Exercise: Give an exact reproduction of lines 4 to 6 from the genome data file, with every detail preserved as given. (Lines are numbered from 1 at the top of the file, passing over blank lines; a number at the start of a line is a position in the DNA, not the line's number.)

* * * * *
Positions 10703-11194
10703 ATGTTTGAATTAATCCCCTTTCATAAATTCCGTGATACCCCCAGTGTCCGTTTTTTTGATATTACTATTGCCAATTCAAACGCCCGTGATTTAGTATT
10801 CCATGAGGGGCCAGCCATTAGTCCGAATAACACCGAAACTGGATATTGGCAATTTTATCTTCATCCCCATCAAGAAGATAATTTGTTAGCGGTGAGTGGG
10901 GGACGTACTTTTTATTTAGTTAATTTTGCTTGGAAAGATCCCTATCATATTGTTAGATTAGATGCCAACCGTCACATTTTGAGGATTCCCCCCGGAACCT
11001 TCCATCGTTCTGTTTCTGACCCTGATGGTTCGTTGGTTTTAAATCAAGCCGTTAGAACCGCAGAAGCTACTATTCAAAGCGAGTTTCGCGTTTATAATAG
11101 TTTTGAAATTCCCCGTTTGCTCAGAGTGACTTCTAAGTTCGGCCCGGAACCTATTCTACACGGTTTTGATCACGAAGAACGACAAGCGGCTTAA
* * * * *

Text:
10901 GGACGTACTTTTTATTTAGTTAATTTTGCTTGGAAAGATCCCTATCATATTGTTAGATTAGATGCCAACCGTCACATTTTGAGGATTCCCCCCGGAACCT
11001 TCCATCGTTCTGTTTCTGACCCTGATGGTTCGTTGGTTTTAAATCAAGCCGTTAGAACCGCAGAAGCTACTATTCAAAGCGAGTTTCGCGTTTATAATAG
11101 TTTTGAAATTCCCCGTTTGCTCAGAGTGACTTCTAAGTTCGGCCCGGAACCTATTCTACACGGTTTTGATCACGAAGAACGACAAGCGGCTTAA